MarketsFarm — A sharp drop in corn and wheat futures prices at the Chicago Board of Trade over the past week could be the sign of the first cracks in the western Canadian feed grain market.
That said, tight supplies and uncertainty over new-crop grain production remain supportive.
“With the move on the futures market this week… it might be the first cracks of any significance we’ve seen in this market,” said Jim Beusekom of Market Place Commodities in Lethbridge.
Chicago Board of Trade corn and wheat futures have both posted large losses, with corn backing away from multi-year highs after a bearish reaction to the latest supply/demand estimates from the U.S. Department of Agriculture.
“The underlying futures market is down, so we would expect the cash market to follow,” Beusekom said, adding that the drop in futures was already showing up in the cash market with feed barley and wheat bids coming off of their highs.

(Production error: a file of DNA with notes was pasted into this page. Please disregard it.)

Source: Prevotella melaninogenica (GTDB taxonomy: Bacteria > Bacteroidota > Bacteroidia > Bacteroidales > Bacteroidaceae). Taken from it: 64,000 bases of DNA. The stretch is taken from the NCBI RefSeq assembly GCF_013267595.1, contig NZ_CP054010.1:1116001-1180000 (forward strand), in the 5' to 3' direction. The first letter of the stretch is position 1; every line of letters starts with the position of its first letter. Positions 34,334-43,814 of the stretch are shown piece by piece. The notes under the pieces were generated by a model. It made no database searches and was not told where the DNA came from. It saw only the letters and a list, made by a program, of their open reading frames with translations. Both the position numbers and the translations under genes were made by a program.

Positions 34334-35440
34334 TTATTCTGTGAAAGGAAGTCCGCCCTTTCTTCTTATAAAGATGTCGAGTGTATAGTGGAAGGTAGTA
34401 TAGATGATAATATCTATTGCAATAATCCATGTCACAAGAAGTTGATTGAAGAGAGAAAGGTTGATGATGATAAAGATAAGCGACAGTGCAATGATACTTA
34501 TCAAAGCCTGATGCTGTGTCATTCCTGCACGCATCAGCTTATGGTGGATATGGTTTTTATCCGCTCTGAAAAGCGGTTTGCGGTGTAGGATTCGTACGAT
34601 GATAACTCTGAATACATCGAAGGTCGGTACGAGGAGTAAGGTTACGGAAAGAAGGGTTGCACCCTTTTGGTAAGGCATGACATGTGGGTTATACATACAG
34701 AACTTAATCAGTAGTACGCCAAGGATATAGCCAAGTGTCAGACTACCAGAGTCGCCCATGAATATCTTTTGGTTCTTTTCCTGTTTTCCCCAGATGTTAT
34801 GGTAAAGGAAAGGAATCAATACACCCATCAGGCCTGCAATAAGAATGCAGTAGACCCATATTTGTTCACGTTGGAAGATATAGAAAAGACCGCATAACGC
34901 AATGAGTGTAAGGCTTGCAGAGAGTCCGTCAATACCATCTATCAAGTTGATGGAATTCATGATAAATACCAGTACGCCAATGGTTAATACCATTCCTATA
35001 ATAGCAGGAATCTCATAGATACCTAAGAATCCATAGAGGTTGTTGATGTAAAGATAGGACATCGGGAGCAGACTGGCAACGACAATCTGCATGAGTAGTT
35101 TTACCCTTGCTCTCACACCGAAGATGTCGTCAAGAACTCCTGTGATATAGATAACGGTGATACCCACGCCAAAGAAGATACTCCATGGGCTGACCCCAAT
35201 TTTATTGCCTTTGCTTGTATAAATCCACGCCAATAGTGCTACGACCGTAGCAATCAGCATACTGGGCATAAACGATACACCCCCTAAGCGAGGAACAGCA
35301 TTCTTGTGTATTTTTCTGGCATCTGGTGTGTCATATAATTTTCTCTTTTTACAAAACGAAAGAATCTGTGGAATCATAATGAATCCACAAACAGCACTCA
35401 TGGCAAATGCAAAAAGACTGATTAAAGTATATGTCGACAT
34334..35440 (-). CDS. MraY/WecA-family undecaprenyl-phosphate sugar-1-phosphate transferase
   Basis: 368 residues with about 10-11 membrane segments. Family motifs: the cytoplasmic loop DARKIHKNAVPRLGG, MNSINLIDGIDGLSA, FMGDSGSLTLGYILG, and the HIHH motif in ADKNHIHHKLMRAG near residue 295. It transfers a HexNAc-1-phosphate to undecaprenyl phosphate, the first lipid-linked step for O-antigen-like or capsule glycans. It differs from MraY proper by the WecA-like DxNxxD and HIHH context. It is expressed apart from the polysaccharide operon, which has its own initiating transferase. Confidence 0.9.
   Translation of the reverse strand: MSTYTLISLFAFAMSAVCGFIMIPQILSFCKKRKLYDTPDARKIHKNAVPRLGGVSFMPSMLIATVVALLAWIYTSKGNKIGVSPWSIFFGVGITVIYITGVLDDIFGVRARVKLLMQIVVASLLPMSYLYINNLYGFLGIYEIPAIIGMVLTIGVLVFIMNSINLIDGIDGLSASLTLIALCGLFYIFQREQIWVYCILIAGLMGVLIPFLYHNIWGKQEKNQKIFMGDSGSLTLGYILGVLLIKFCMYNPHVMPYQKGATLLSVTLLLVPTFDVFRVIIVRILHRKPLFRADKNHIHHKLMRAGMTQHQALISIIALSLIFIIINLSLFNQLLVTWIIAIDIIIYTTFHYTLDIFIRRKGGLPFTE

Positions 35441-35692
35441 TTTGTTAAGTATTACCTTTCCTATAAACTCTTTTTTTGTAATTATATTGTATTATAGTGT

However, feedlots are generally well covered for the time being, with most of their attention shifting to the new crop which will be harvested in 70-80 days.
Dryness concerns across much of the Prairies will keep all eyes on moisture conditions over the next two months.
“We’re in a weather market,” said Beusekom. A meaningful rain, especially in Saskatchewan and Manitoba, would change the situation, he added.
While most old-crop barley is already priced, “it will take a general rain across the Prairies before farmers move the last of their inventories.”
— Phil Franz-Warkentin reports for MarketsFarm from Winnipeg.Tagged Barley, cash bids, Corn, feed, Feedlot, futures, new-crop, old-crop, prairies, prices, rain, USDA, WASDE, Wheat